Part crime drama and part war story, The Man from Berlin is a tremendously good read, involving and intriguing with some wonderfully drawn characters not least of which is our main protagonist, Gregor Reinhardt.

During World War 2, Reinhardt is tasked with finding the murderer of a German Officer – found with him, Marija Vukic, a young and free spirited filmaker – in order to solve the crime, Reinhardt must battle his own demons whilst dealing with both political and personal agenda’s which may allow the killer to escape punishment. Determined not to accept a quick and convenient “solution” he finds himself in all sorts of trouble.

I loved the fact that this was what I call a “meaty” story – there are a lot of layers to it, all very well plotted and a bit like a literary jigsaw puzzle, you find yourself slotting the pieces together, not always in the right places. Add to that the very “noir” feel that the author brings to his prose, the absolute depth he gives to all the characters and the really fascinating backdrop and you have a winner.

Descriptively speaking, the war torn Sarajevo comes to life and the exploration of the various political and military groups working in and around the location in 1943 are compelling, realistic and add an intensity to the story which raises it above the level of standard crime and mystery thrillers. Overall I found it to be extremely readable and very very addictive at times, that thing where its 3am and you are thinking “just ONE more chapter then I’ll go to sleep”…

It is not perfect – there are times when you feel less could have been more – but those times are rare, overall the ebb and flow of it is wonderfully accomplished and if you are a fan of tales set in this era you will find a lot to love here. Crime and Thriller fans will also be happy, the “whodunnit and why” portion of the story is brilliantly done and will test your mettle when it comes to working out what may be going on.

All in all then a first rate read and as a start to a series (so pleased that Gregor will return!) I can certainly highly recommend it.
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3 of 3 people found the following review helpful
4.0 out of 5 stars Compelling World War 11 German Detective Drama - well worth a read!, 10 Sept. 2014
This review is from: The Man from Berlin (Gregor Reinhardt) (Paperback)
Counterintelligence officer Captain Gregor Reinhardt, a former detective in the Berlin Kripo has been posted to war torn Sarajevo in 1943 to solve a messy double murder where the victims were another German officer and a beautiful local film maker and socialite.

The reader is soon drawn into the story where nothing is exactly what it seems.

Friends become enemies and enemies, friends, as alliances are forged out of necessity.

Reinhardt is a complex and conflicted individual with none of the insouciant and sardonic charm of perhaps his nearest counterpart, Bernie Gunther, the main character in Philip Kerr's similar series featuring another Kripo detective seeking to survive the onslaughts of the war.

Reinhardt feels the weight of the world on his shoulders, and has been deeply affected by the death of his wife, being ostracised by his fervent Nazi party member son and his horrendous experiences on the Eastern front.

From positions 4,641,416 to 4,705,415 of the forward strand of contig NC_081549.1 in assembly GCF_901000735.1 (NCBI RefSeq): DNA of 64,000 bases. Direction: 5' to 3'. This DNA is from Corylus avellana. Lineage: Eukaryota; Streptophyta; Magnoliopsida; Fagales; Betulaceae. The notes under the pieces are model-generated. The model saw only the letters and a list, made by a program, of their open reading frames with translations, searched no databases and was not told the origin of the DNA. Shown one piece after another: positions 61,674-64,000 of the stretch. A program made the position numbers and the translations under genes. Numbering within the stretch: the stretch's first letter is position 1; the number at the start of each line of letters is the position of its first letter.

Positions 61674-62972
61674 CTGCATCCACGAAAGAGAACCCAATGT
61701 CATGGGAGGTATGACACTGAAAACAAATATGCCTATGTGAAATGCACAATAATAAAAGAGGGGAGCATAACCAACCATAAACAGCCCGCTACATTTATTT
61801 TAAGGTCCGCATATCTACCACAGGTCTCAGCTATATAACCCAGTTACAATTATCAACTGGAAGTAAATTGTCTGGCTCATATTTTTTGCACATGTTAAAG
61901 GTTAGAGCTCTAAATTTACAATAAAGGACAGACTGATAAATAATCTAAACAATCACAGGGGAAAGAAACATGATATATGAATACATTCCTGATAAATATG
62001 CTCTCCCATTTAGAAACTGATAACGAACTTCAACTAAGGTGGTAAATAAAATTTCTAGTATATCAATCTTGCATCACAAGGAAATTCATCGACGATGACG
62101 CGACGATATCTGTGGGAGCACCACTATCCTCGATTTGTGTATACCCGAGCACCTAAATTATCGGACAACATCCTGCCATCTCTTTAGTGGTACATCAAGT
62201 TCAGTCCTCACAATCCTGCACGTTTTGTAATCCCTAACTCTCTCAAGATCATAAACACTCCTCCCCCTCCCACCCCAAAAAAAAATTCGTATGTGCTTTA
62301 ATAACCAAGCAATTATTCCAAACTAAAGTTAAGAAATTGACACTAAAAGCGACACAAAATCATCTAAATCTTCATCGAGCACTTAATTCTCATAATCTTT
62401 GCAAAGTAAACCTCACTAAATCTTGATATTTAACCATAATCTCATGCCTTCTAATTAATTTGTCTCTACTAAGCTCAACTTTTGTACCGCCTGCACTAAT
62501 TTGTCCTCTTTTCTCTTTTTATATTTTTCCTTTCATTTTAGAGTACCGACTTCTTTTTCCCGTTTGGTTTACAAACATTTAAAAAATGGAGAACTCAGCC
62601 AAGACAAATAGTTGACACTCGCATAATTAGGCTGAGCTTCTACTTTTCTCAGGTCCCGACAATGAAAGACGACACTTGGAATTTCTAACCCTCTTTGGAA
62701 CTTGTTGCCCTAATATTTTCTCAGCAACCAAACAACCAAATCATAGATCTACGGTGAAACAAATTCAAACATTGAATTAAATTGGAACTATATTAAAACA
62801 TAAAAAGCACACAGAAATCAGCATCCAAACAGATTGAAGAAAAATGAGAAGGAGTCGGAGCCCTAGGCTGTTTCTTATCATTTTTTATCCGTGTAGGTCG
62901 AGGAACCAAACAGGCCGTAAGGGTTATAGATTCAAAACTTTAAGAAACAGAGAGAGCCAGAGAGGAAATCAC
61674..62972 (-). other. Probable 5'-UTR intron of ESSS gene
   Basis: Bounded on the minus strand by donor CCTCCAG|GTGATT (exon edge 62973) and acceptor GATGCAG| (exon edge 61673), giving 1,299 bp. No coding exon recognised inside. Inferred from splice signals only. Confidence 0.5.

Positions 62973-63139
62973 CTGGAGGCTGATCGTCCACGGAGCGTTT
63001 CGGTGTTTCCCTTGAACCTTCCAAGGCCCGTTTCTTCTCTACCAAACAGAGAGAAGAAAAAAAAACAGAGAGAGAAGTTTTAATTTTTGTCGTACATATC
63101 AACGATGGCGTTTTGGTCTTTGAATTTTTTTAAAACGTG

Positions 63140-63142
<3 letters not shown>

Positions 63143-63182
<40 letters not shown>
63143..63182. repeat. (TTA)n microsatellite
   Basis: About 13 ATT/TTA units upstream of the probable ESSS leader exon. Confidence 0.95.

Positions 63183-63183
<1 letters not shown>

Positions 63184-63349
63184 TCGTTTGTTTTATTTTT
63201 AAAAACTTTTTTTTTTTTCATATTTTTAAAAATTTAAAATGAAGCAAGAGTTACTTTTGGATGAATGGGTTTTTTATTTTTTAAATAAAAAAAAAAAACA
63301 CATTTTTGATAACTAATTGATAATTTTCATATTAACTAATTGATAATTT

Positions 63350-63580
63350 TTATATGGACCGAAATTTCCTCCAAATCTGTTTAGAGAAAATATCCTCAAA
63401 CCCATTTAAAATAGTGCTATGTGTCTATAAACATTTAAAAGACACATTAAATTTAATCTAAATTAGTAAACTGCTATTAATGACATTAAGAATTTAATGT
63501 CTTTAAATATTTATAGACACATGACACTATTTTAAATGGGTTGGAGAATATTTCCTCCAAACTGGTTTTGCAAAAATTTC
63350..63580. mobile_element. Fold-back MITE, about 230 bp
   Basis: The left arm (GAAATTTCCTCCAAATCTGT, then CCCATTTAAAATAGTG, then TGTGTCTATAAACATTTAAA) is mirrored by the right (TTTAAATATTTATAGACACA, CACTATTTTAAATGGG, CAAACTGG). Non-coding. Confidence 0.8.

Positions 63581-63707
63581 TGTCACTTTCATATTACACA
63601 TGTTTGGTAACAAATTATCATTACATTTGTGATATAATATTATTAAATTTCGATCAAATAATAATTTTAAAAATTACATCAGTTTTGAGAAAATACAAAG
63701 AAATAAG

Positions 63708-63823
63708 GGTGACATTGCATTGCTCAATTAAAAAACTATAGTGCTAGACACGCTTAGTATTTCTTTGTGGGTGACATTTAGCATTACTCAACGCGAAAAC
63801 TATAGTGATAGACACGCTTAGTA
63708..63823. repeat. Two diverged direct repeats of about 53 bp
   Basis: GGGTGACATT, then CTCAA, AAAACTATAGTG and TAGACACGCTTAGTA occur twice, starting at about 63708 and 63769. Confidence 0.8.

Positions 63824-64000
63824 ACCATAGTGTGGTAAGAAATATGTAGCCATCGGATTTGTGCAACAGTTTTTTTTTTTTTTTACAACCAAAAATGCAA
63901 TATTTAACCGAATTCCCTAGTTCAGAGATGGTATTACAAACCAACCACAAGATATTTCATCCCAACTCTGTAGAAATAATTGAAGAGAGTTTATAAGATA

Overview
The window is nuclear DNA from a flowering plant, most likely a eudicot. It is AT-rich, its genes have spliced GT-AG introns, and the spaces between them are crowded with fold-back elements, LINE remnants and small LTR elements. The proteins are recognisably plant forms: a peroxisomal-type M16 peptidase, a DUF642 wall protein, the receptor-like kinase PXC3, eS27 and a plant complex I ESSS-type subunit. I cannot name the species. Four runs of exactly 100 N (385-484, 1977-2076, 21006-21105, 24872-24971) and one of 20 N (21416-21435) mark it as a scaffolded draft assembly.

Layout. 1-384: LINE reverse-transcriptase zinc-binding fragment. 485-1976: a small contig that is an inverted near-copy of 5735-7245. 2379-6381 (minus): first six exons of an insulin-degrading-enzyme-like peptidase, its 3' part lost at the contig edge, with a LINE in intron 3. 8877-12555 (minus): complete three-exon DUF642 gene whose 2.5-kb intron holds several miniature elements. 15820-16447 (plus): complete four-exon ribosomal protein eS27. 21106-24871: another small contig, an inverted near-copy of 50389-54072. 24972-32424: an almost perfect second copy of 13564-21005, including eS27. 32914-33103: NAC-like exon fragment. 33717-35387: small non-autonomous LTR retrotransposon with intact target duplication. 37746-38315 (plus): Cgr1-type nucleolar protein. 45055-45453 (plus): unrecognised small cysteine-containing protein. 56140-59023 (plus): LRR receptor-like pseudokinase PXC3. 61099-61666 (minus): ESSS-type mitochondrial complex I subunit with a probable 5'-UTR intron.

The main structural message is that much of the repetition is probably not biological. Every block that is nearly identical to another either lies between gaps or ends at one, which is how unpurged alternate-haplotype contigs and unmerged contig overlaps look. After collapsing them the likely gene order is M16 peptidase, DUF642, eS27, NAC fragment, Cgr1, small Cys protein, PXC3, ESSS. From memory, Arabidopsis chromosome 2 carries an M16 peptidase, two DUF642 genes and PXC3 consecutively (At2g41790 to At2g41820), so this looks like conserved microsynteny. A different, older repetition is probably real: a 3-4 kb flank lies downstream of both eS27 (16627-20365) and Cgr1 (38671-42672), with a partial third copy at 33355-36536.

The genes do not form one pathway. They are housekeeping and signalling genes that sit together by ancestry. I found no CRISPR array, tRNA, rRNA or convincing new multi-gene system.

He is seeking his own redemption by being seen to do the right thing.

He is relentless in his pursuit of the perpetrator despite all the efforts of his colleagues and superiors alike to avoid the political embarrassment that solving the murders might provide.

That is where the book begins to lose its way as it becomes stuck in internal politics with far too detailed descriptions of the inner workings and machinations of the various elements of the German army and their internal rivalries and politics.

McCallin is far more sure footed when describing the religious and political divides of the Croats and Serbs and Sarajevo itself and the city almost becomes the hero of the proceedings so sharply drawn are the descriptions of the city and its place in history.

Reinhardt is a sympathetic figure and you root for his success and only by solving the case will he perhaps find his own inner peace.

There is a satisfying twist at the end of the book and Reinhardt is left facing an almost impossible dilemma which sets the next book up perfectly in what is intended to become a series featuring a well drawn and sympathetic character.

A well written book that draws the reader in from the beginning and is highly recommended.
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2 of 2 people found the following review helpful
4.0 out of 5 stars Great Historical Thriller, 27 Nov. 2014
By 
atticusfinch1048 - See all my reviews
(TOP 1000 REVIEWER)   
This review is from: Man From Berlin, The (Paperback)
The Man From Berlin – Great Crime thriller

The Man from Berlin by Luke McCallin is an amazing crime thriller and even better as it is a first novel. There is a lot of huff n puff calling this a literary thriller, is that just to make the anal retentive literary types like the book too. This is a great thriller and better than any of the crap those literary types could ever produce.